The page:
“Just because from what I understand, people that I listen to, you’re 12 to 18 months from a [coronavirus] vaccine. I don’t know how you let these guys go into locker rooms and let stadiums be filled up and how you can play ball. I just don’t know how you can do it with the optics of it.”

Because of the cancellation of March Madness, schools saw their revenue distribution from the NCAA drastically diminished.  That is expected to take a heavy toll on non-FBS schools.  If the college football season were to be canceled?  That would severely impact FBS schools, especially those in the Group of Five.

LSU confirms its off-campus spring football game has been canceled

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The saga that has been the LSU football spring practice and game has taken an expected twist.

Because of construction at Tiger Stadium, it was announced last month by LSU that its annual spring football game would be moved Southern University, a Historically Black College/University located in Baton Rouge.  Then, in the midst of the growing coronavirus pandemic, LSU had initially decided late last week to continue with spring practice, which had kicked off March 7.  That decision was subsequently taken out of the hands of LSU specifically and the other members of the conference as the SEC suspended all sports activity until at least April 15, including spring football.

Monday, however, LSU athletic director Scott Woodward confirmed that the football program’s annual spring game has indeed been canceled.  Woodward’s confirmation came one day after the Centers for Disease Control (CDC) issued a statement in which it recommended that all gatherings of 50 or more people be canceled or postponed for the next eight weeks.  Such a timeframe would shut down events such as spring practice until mid-May at the earliest.

“We’ll worry about how we prepare for the fall sports in the appropriate time, whether that’s allowing more practices or it’s doing things differently by sport, but that’s to be determined,” Woodward stated. “I want to assure everyone that we will be back together as an LSU family in due time, but the most important thing, and the priority now, is our collective effort to stop the spread of this virus.”

It’s expected that, at some point in the not-too-distant future, other SEC schools — and the rest of the FBS for that matter — will follow the lead of LSU and cancel their spring football games as well.  In fact, as this post was being written, Nebraska athletic director Bill Moos stated that the Cornhuskers’ spring game won’t be played as scheduled on April 18 “and probably will not occur at all.” Additionally, Louisiana announced that the Ragin’ Cajuns’ spring game has been nixed.

Other schools such as Ohio State (HERE) and Michigan (Michigan (HERE) had previously confirmed that their respective spring games had been canceled.

New CDC recommendation effectively ends any chance of spring practice for college football teams starting back up

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Thanks to the coronavirus, a new reality has slammed headfirst into college football.  Again.

Because of the spread of COVID-19 in this country, Power Five conferences such as the Big 12, Big Ten and Pac-12 had canceled all spring sports, which included spring football.  The other two college Power Fives, the ACC and SEC, had suspended spring football until at least April 15 for the latter and until further notice for the former.  On top of that, the NCAA has halted all face-to-face recruiting, either on-campus or off, until mid-April.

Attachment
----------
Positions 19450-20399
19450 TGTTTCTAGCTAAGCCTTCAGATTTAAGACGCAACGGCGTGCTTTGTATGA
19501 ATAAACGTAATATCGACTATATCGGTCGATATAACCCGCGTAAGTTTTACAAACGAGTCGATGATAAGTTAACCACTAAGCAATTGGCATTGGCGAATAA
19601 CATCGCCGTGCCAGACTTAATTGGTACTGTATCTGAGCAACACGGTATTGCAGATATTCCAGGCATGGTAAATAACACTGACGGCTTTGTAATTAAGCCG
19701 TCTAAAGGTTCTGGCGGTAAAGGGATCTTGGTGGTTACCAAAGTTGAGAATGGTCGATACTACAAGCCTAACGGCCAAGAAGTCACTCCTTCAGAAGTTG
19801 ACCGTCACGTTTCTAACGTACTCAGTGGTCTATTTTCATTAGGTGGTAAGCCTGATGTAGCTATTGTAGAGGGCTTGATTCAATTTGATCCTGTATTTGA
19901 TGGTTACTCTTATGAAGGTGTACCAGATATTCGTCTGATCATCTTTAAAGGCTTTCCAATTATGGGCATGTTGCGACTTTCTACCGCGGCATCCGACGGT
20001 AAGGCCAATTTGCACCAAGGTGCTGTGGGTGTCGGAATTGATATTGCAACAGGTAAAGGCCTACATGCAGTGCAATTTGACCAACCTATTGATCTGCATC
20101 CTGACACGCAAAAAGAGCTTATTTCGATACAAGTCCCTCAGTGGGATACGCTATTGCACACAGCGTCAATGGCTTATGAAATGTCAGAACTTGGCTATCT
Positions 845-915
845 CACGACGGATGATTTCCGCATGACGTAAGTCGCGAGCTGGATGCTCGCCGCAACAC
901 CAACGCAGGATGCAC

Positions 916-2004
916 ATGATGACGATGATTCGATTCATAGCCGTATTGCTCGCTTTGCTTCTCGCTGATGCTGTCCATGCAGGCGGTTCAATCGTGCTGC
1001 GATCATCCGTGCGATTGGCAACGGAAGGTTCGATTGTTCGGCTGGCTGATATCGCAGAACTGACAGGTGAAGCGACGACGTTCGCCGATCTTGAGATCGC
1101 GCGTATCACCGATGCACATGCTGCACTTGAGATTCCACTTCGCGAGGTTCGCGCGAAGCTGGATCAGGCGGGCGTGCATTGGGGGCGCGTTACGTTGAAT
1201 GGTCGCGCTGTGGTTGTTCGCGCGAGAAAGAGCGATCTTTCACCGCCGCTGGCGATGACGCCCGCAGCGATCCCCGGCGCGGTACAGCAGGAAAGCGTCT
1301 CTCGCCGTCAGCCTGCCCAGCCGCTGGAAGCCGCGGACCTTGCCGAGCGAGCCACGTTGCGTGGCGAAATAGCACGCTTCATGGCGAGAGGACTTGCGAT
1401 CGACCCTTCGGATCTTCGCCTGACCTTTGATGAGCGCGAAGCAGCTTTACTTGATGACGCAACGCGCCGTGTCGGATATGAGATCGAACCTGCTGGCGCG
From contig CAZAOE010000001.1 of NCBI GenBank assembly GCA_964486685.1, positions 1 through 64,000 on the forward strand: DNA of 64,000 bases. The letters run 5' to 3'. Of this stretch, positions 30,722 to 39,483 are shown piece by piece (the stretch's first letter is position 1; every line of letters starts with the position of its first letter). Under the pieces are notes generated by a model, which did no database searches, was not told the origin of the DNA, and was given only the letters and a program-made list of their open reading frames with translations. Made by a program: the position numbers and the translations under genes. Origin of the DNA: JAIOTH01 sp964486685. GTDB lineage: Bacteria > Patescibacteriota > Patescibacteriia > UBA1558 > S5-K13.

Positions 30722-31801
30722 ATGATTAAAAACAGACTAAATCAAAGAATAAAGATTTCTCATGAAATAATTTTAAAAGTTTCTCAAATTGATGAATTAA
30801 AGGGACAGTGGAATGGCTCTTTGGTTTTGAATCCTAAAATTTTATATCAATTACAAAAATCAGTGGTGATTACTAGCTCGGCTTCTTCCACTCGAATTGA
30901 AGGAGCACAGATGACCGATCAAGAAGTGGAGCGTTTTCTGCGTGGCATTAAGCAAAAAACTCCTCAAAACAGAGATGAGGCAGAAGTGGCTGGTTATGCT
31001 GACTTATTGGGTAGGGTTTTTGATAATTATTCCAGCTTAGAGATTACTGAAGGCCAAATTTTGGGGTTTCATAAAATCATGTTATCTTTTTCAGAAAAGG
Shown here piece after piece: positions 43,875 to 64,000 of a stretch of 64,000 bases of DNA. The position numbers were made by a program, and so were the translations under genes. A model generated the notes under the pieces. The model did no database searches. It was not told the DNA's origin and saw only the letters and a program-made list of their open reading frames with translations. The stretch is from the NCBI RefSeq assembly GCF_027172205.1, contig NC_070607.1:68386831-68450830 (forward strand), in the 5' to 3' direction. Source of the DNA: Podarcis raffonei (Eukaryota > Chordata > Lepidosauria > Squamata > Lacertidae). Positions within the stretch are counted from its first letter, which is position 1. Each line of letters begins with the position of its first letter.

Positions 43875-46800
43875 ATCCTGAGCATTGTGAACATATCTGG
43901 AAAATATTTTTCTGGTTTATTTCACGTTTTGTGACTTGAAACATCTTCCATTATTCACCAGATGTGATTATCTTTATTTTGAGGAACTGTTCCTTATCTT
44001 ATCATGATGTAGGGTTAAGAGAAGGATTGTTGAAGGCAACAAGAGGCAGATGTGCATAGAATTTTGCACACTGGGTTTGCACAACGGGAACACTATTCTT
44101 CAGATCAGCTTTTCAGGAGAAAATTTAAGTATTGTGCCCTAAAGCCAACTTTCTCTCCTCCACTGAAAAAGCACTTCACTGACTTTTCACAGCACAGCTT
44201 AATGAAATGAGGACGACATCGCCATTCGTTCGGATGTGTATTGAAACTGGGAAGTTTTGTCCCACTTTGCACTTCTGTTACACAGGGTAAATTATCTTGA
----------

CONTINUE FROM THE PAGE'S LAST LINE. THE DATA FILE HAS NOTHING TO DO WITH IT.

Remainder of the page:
Sunday evening, however, the Centers for Disease Control (CDC) ratcheted up the stakes as the agency issued a statement in which it recommended that all gatherings of 50 or more people be canceled or postponed for the next eight weeks.  Such a timeline would take us through the middle of May.  At the earliest.

Boiling it down, any flicker of hope that spring practice in college football will resume has been extinguished.

Below is the full update from the CDC:

Large events and mass gatherings can contribute to the spread of COVID-19 in the United States via travelers who attend these events and introduce the virus to new communities. Examples of large events and mass gatherings include conferences, festivals, parades, concerts, sporting events, weddings, and other types of assemblies. These events can be planned not only by organizations and communities but also by individuals.

Therefore, CDC, in accordance with its guidance for large events and mass gatherings, recommends that for the next 8 weeks, organizers (whether groups or individuals) cancel or postpone in-person events that consist of 50 people or more throughout the United States.

Events of any size should only be continued if they can be carried out with adherence to guidelines for protecting vulnerable populations, hand hygiene, and social distancing. When feasible, organizers could modify events to be virtual.

This recommendation does not apply to the day to day operation of organizations such as schools, institutes of higher learning, or businesses. This recommendation is made in an attempt to reduce introduction of the virus into new communities and to slow the spread of infection in communities already affected by the virus. This recommendation is not intended to supersede the advice of local public health officials.

Coming out of this crisis, whenever it is, certainly begs the question as to what the NCAA will allow college football teams to do to prepare for the start of the 2020 season.  Summer practices on top of workouts ahead of the start of summer camp?  An extended summer camp?

Or, looking at the glass half-empty, will the 2020 college football season even start on time?

Myriad questions but, at this point, no answers.  Of course, college football being played is the least of worries for a growing number of individuals in this country of ours.

Stay safe, all y’all.